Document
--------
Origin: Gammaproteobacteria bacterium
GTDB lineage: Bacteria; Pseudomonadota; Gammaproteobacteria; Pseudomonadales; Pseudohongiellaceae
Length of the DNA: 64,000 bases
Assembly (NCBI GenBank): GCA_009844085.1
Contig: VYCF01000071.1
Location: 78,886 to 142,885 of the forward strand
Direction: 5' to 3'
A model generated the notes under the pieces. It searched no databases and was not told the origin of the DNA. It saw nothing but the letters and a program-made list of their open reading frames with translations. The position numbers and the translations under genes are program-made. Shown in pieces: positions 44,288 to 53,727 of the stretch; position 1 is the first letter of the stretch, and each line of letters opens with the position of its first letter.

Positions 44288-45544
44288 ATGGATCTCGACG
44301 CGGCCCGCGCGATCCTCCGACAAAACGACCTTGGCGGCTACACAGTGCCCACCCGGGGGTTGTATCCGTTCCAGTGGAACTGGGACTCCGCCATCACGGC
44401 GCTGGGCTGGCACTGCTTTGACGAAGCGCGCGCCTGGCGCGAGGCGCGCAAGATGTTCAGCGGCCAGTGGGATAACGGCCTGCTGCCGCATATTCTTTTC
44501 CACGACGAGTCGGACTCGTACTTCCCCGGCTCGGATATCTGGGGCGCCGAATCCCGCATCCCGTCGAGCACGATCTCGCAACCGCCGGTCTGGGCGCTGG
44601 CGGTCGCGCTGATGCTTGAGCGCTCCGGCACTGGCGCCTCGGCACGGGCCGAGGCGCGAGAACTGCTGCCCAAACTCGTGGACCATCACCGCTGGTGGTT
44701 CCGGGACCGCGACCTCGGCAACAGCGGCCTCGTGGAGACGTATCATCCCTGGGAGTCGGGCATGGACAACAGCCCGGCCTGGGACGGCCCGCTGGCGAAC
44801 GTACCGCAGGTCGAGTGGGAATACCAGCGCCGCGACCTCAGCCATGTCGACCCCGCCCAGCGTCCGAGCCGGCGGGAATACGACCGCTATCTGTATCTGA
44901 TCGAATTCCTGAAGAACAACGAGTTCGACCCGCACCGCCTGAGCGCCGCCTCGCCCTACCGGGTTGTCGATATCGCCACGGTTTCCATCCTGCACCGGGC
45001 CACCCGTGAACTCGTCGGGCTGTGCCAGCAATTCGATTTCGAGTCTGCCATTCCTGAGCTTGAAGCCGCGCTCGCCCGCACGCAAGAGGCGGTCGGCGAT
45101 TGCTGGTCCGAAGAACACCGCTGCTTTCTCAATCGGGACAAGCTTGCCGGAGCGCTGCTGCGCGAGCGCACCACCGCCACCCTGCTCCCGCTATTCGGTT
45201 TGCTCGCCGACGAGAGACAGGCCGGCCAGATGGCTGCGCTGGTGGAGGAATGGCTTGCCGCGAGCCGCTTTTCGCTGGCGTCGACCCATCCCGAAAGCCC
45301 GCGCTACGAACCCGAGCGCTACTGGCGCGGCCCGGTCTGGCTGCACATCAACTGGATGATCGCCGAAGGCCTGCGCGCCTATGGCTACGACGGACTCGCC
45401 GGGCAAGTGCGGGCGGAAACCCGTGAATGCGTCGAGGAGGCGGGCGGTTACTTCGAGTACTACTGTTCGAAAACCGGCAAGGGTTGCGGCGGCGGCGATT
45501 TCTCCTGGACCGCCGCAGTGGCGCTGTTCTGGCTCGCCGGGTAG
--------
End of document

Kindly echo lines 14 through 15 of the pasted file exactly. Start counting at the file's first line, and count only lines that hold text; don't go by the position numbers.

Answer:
44601 CGGTCGCGCTGATGCTTGAGCGCTCCGGCACTGGCGCCTCGGCACGGGCCGAGGCGCGAGAACTGCTGCCCAAACTCGTGGACCATCACCGCTGGTGGTT
44701 CCGGGACCGCGACCTCGGCAACAGCGGCCTCGTGGAGACGTATCATCCCTGGGAGTCGGGCATGGACAACAGCCCGGCCTGGGACGGCCCGCTGGCGAAC